I would recommend backing up what you need & wiping out the partitions your planning on using (except for the swap ...you can share that). It will give you a nice clean Slack experience.
 
Old 04-18-2014, 12:02 PM   #43
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Quote:
Originally Posted by Sumguy View Post
Ah! I think I get the gist of that. I'll just use the LILO, since it sounds like LILO is in keeping with Slackware's philosophy. So, even if I use the LILO, I still have to keep GRUB for Crunchbang- but move it out of the MBR, and essentially point LILO to it, for when I want to use Crunchbang?
Indeed. It's quite hard to get GRUB2 out of the way, because GRUB developers think, that it has the right to own the MBR. It's even more intrusive than Windows, which keeps to the IBM standard. You get messages like
Code:
Attempting to install GRUB to a partition disk or to a partition.  This is a BAD idea.
Unlike Slackware most Linux distributions don't even ask you before overwriting everything with their own boot manager. (Although the Ubuntu GUI installer allows you to choose the boot loader partition.)

Quote:
So as long as I know which existing partitions I want to use for Slack, there's really no need to even run fdisk at the beginning of the installation, right? Just choose the appropriate partitions when I get to the screens that deal with such?
Yes, just make sure you choose the right partition.

Last edited by jtsn; 04-18-2014 at 12:43 PM.
 
Old 04-18-2014, 12:06 PM   #44
hitest
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Quote:
Originally Posted by jtsn View Post
Yes, just make sure you choose the right partition.
Agreed. Also as previously mentioned back-up everything that you cannot afford to lose before you start the Slackware installation.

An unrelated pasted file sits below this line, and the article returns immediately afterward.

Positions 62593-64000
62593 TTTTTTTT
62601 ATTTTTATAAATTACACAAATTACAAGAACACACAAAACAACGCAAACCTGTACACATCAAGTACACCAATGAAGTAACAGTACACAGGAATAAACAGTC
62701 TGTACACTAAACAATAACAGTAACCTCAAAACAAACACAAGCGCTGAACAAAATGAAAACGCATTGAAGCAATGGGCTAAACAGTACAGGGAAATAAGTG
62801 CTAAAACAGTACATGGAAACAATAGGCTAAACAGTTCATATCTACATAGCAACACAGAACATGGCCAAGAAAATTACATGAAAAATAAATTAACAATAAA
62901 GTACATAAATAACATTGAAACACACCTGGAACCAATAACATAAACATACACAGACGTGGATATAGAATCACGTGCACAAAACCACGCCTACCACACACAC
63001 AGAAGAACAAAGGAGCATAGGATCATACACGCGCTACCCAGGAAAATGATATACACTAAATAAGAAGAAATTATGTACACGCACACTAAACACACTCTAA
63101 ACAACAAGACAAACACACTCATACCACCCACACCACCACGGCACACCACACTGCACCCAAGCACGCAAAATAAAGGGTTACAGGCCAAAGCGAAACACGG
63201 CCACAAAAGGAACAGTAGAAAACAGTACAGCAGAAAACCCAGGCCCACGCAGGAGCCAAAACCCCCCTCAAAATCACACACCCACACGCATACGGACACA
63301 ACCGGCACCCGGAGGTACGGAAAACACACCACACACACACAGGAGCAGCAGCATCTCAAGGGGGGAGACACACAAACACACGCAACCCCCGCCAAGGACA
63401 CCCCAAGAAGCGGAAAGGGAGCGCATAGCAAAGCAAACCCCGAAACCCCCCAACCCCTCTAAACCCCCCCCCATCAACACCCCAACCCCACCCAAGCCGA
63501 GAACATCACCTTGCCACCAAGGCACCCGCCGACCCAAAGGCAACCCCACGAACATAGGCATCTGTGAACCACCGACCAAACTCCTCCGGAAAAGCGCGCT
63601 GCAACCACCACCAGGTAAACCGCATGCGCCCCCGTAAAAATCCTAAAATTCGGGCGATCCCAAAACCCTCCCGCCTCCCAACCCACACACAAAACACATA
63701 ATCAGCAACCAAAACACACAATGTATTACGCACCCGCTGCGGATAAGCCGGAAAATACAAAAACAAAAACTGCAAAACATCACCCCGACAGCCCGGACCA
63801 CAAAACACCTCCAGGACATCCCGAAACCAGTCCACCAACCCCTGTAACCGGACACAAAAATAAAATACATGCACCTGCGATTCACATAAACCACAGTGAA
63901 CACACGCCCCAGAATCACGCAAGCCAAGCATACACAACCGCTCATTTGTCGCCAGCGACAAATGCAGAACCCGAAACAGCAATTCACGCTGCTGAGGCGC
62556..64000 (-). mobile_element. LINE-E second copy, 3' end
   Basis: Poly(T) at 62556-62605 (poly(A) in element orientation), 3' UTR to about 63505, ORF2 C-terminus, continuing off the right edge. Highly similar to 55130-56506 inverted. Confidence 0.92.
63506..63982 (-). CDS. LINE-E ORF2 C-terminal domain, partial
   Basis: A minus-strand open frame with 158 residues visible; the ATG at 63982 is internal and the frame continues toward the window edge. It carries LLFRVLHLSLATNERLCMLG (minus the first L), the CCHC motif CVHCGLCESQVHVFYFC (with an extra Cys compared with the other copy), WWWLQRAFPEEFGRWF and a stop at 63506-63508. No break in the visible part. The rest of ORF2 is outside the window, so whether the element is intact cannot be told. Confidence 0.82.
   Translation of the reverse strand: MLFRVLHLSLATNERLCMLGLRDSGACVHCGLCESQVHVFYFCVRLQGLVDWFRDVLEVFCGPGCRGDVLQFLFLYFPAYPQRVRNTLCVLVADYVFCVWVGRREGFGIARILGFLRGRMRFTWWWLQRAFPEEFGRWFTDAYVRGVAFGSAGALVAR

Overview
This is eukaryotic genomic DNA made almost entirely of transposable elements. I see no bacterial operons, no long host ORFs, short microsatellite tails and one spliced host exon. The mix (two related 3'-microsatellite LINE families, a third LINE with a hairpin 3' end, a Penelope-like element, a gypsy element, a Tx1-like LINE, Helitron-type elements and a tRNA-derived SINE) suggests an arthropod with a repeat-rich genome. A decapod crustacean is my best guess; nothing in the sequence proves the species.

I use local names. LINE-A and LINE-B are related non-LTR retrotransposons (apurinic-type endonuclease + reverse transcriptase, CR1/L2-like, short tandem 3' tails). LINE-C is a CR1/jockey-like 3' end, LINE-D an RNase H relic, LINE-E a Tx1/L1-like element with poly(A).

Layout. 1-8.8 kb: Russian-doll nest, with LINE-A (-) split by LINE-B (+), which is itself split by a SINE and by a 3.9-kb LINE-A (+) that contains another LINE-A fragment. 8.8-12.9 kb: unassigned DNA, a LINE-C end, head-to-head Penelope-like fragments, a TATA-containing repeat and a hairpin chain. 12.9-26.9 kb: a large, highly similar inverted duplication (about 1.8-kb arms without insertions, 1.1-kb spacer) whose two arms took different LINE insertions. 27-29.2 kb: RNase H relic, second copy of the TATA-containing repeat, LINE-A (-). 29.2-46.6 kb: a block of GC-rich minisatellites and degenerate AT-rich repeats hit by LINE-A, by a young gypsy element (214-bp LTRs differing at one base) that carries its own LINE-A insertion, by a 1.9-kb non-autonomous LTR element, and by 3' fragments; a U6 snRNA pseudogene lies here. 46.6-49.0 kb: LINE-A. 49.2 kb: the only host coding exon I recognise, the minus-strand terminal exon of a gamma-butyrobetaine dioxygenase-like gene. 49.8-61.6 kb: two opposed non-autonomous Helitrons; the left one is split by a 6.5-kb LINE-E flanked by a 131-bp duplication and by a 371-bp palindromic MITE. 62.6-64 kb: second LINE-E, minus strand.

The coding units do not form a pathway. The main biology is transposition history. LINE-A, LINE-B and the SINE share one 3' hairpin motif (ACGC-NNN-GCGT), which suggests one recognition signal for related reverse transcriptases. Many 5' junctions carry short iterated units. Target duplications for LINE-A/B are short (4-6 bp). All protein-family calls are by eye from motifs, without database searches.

Old 04-22-2014, 01:34 AM   #45
Sumguy
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Hey Guys!!!

I'm posting this from SLACKWARE!

Got it up and running from inserting the DVD to starting the XFCE desktop in about an hour and a half (Would've been quicker, but I had some trouble with nano during configuration- was working and wouldn't let me uncomment a mirror to use! )

All the fear and trepidation was for NOTHING! The Slack installer was probably the nicest; easiest; and least-confusing of any I've used.

I printed-out the post-install configuration docs- luckily- so I was able to set my mirror; establish an interweb connection; and get x started.....

Still lots of work to do...like switching to a generic kernel and all......

.....but it's up and working! And so far........it looks good!

Anybody here use Slack with the Icewm? (I may try Fluxbox- I used it once as an experiment...don't remember if I liked it or not, 'cause I tried a few at the time- I just remember that I abhorred Xmonad!)

Wee-heee!!! I'm using Slackware [5 minutes later, computer blows-up]